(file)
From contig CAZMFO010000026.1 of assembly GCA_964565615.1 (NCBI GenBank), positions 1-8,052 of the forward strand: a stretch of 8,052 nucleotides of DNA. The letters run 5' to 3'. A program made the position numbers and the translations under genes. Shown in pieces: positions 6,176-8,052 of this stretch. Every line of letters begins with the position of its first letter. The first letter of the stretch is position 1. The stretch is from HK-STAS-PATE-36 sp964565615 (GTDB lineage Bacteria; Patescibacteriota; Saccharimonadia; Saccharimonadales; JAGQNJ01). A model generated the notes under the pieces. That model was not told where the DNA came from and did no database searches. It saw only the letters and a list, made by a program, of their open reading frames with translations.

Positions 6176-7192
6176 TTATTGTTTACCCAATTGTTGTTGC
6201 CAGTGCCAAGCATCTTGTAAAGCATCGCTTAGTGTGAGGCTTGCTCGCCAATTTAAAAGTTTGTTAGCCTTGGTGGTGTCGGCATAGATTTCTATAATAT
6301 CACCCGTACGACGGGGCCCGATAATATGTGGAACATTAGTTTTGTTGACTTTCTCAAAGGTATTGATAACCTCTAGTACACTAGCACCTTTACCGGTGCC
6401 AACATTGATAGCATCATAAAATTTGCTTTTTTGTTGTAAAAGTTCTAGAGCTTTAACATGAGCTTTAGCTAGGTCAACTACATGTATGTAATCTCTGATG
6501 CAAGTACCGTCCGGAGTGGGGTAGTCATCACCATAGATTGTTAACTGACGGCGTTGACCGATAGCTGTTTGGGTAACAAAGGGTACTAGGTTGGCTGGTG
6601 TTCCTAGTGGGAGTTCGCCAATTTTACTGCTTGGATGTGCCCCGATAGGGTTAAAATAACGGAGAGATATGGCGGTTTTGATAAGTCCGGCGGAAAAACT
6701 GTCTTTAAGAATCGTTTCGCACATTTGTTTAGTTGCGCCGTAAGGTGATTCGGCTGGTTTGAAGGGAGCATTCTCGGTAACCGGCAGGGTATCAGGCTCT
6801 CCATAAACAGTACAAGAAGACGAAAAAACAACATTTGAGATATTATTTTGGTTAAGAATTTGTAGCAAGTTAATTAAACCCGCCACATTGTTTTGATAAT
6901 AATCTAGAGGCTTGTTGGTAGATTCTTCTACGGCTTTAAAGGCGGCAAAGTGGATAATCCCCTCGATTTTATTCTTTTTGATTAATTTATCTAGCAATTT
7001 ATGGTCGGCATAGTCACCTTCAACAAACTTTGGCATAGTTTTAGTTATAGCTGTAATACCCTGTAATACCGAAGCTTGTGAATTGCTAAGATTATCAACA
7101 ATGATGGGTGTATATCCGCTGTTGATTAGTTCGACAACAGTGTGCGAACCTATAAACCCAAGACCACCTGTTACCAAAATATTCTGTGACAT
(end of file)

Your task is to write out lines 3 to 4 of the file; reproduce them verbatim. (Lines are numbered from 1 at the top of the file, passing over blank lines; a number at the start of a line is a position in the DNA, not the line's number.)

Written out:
6176 TTATTGTTTACCCAATTGTTGTTGC
6201 CAGTGCCAAGCATCTTGTAAAGCATCGCTTAGTGTGAGGCTTGCTCGCCAATTTAAAAGTTTGTTAGCCTTGGTGGTGTCGGCATAGATTTCTATAATAT